The Undertaker protected his character virtually his entire career. So it was weird when he opened a Twitter account and even more bizarre when he confirmed it was actually him tweeting. Things would change during the promotion of his WWE Network documentary series, The Last Ride, as he would do interviews out of character. Now he has participated in perhaps what will be his most listened to interview ever, as he was today’s guest on The Joe Rogan Experience. It was an interesting listen, and many topics were covered, one of which was steroids in wrestling, and The Undertaker confirmed he has used them and what the talents mindset was like back in the day. He’d also reveal that current wrestlers have four mandatory urine tests and two blood tests every year.
That was the wrestler’s mindset then, but now we’re tested for everything which I don’t understand because there are some big motherf*ckers out there, and they’re cut, and I don’t know how they did it. Like, I couldn’t get that way when I was on steroids.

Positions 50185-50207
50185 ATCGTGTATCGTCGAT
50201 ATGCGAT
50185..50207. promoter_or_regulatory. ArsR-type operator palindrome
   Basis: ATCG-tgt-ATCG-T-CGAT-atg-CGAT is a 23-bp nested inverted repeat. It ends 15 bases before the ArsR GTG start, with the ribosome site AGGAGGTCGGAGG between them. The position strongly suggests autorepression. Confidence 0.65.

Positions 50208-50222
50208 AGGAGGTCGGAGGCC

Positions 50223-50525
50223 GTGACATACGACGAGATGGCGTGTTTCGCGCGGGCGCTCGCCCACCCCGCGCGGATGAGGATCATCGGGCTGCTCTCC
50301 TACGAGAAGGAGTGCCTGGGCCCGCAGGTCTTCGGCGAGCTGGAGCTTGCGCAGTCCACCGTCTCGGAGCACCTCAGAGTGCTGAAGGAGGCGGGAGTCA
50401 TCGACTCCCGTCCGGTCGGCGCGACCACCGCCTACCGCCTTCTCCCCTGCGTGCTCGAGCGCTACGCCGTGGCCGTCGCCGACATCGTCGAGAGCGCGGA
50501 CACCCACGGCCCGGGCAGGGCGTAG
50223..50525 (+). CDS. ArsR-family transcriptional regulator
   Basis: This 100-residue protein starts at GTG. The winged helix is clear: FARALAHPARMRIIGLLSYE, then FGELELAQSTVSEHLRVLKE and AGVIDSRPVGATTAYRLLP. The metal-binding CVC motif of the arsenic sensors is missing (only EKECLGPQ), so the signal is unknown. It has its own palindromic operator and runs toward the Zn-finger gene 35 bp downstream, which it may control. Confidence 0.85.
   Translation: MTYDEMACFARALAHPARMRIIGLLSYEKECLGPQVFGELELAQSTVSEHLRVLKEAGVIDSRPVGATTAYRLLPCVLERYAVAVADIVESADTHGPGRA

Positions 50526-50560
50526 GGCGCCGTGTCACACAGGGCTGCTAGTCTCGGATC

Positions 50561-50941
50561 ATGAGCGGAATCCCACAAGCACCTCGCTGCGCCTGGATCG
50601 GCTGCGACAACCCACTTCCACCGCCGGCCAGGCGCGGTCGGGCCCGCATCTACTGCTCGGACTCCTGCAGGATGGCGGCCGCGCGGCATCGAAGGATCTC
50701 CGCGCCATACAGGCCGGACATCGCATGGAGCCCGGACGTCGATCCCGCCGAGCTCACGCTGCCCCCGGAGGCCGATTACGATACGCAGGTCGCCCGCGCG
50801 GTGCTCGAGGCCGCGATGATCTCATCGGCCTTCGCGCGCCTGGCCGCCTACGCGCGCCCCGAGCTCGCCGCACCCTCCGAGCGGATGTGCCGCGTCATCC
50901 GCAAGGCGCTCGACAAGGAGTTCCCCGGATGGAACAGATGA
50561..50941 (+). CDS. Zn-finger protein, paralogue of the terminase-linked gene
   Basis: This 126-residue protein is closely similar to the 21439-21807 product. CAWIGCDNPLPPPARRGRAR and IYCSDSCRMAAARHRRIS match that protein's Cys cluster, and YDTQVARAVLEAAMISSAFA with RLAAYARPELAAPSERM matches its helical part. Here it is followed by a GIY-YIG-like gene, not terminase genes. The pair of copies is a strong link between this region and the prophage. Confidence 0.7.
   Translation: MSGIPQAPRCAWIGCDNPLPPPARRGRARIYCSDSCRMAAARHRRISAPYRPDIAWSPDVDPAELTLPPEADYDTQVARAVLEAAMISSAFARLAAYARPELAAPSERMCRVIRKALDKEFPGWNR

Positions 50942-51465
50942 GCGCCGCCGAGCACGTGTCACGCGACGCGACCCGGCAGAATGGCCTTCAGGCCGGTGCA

Before I switched my contract, now I’m not a talent, I’m a legend — I only worked two or three times a year, but I was under a regular contract. Under a regular contract, and this is if you tested clean, you had to have four mandatory p*ss tests and two blood tests every year. They’d get to the end of the year, and I’d get a call, ‘Go to the lab and do a piss test.’ I hadn’t been in the ring in six or seven months, but they’d look at the book and say, “oh, we forgot about him.'”So you get the piss test done, but that was only three. Sure enough, next day, another phone call, “go back to the lab.” They’re totally random; they just show up. I was home. That’s why I didn’t get tested until the end. I know what the protocol is, and if anyone could get out of it, it would be me, and I couldn’t get out of it.The Undertaker
Steroids in wrestling were a big problem in the 80s, and WWE started testing in the 90s after a doctor from Pennsylvania was arrested for providing steroids to WWE wrestlers. His conviction subsequently led to Vince McMahon going to trial in 1994, but he was acquitted, and WWE stopped testing in 1996. Sadly it would take the tragic death of Eddie Guerrero for WWE to take the next step and introduce a Wellness Program in 2006, which tests for both recreational prescription drugs. However, Ryback had previously alleged that some referees would warn the wrestlers about upcoming tests when he was with the company, so they had time to take the necessary measures not to fail.
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